Council rejects proposal for backup generator at City Hall in case of power outage

The Brainerd City Council voted 4-3 against a motion to purchase a back up generator to continue running the phones and transit system in case of a power outage.

Brainerd City Hall with snow on the ground
Brainerd City Hall.
Kelly Humphrey / Brainerd Dispatch

BRAINERD — When power goes down at Brainerd City Hall, there is no backup generator to run phones or the city’s transit system, which relies on dispatch calls via landline phones.

The absence of a generator will not change any time soon, as council members rejected a proposal to purchase one.

A vote to spend $79,865 on a generator for city hall failed 3-4 Monday, April 17.

“It’s just a waste of money. ... I just don’t think taxpayers will ever reap $80,000 in benefits out of this generator,” said council member Gabe Johnson, who chairs the council’s Personnel and Finance Committee.

The generator is one item in the city’s capital equipment budget for 2023. And though bids came in under the $100,000 estimate, Johnson said he still sees it as a waste of money.


When asked about the necessity of the generator, IT GIS Director Shawn Strong said there have been a few power outages in recent years that have lasted hours at City Hall. The biggest problem, he said, is the transit department, which cannot take calls for pickups when the phones are down.

“That’s probably the biggest inconvenience, but also staff leaving in the middle of the day because they don’t know when the power’s going to come back on,” Strong said. “It’s happened a handful of times in the last few years.”

Council member Jeff Czeczok asked if there was a cheaper alternative that could be purchased to just run the transit department or other critical needs as opposed to the entirety of City Hall. Strong said that was possible, but it would likely require tens of thousands of dollars to re-do the building’s wiring, as everything is on a single panel right now. If that were to be done, Strong said, a smaller generator could be purchased to only run the phones during a power outage, but that would mean there wouldn’t be any heating, cooling or light.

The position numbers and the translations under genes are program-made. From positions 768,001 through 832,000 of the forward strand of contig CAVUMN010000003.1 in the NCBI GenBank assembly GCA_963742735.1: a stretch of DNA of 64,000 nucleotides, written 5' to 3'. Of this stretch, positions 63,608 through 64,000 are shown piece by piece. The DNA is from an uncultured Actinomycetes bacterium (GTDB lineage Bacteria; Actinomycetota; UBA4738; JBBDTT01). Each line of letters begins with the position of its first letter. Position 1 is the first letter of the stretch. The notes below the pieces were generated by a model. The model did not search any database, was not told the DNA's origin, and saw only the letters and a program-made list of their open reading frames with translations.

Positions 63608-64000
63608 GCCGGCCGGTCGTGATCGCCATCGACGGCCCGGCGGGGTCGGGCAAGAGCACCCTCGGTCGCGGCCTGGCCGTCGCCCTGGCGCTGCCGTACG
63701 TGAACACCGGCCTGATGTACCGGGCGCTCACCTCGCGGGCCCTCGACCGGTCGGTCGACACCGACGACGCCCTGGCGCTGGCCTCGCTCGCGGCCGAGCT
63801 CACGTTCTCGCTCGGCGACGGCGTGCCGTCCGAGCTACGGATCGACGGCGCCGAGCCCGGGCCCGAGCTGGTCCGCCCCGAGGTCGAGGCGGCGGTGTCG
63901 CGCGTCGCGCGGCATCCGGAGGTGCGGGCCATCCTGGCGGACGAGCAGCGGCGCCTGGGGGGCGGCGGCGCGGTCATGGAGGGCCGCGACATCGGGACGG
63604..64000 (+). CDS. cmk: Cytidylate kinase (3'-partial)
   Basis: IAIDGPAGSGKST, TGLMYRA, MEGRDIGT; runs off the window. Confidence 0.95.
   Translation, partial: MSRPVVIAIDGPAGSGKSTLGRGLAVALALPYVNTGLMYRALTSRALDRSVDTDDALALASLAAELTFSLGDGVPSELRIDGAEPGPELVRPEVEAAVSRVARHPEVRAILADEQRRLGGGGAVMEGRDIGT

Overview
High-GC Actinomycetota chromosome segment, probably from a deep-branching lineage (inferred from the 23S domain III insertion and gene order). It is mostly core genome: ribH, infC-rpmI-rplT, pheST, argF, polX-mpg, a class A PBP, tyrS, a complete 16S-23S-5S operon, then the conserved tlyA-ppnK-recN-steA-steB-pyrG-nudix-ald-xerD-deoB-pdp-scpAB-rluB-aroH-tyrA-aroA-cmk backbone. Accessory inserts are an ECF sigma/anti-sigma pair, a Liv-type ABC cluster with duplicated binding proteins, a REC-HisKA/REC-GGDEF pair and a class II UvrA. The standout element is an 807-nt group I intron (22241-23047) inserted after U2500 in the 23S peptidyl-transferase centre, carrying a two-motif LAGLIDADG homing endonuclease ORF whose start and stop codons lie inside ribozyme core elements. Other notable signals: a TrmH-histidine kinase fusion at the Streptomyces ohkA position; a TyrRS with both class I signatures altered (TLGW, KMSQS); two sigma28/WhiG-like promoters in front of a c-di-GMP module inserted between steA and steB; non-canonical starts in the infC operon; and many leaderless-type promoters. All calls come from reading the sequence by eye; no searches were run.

When asked for his opinion, Todd Wicklund, secretary/finance director for Brainerd Public Utilities, said $80,000 might seem like a lot for a generator, but in reality there are some that cost upwards of $300,000.

“I think the biggest aim is the reliability of our system. It has to do with if we do have a tornado, if we have something come through and take all of our power in Brainerd,” Wicklund said. “BPU and city work with, where would our command center be? Where would we be able to set up where we could do different things? … Some of the records and some of the things we need to do are here at City Hall. I think that’s the primary reason, is just to have this available when we may have an outage.”

Council member Tiffany Stenglein said she was shocked to find out City Hall didn’t have a backup generator after taking phone calls during a power outage because residents couldn’t get through to City Hall.

“This is where people are going to call when they’ve got a non-emergency question or like, ‘What happened?’” Stenglein said. “We really need to be able to respond to people in the event of a crisis of some sort.”

Mayor Dave Badeaux — who does vote in council matters except in the case of a tie — said if the only purpose for the generator is to run phones for the transit department, then he thinks the city needs to get a different system that is more cost-effective than purchasing a generator.


Headline News from the Brainerd Dispatch

Council member Kara Terry countered that it wouldn’t be just for transit but for staff members to be able to do their jobs via phones and computers.

“I think it would be better to have the power for the staff to be able to work rather than not work and sit here waiting for the power to come back on,” Terry said. “So I would see some savings that way.”

Council President Kelly Bevans said he wouldn’t argue about the need for a generator but could only support it if it was the only thing the city had to spend that $80,000 on, which he said is not the case. As a matter of prioritization, Bevans said he would trust Johnson’s opinion as the personnel and finance chair that this is an expense that can wait for the time being.

Bevans, Czeczok and Mike O’Day joined Johnson in their opposition to the generator, outvoting Terry, Stenglein and Kevin Stunek 4-3.

THERESA BOURKE may be reached at or 218-855-5860. Follow her on Twitter at .

Theresa Bourke started working at the Dispatch in July 2018, covering Brainerd city government and area education, including Brainerd Public Schools and Central Lakes College.
What To Read Next
Get Local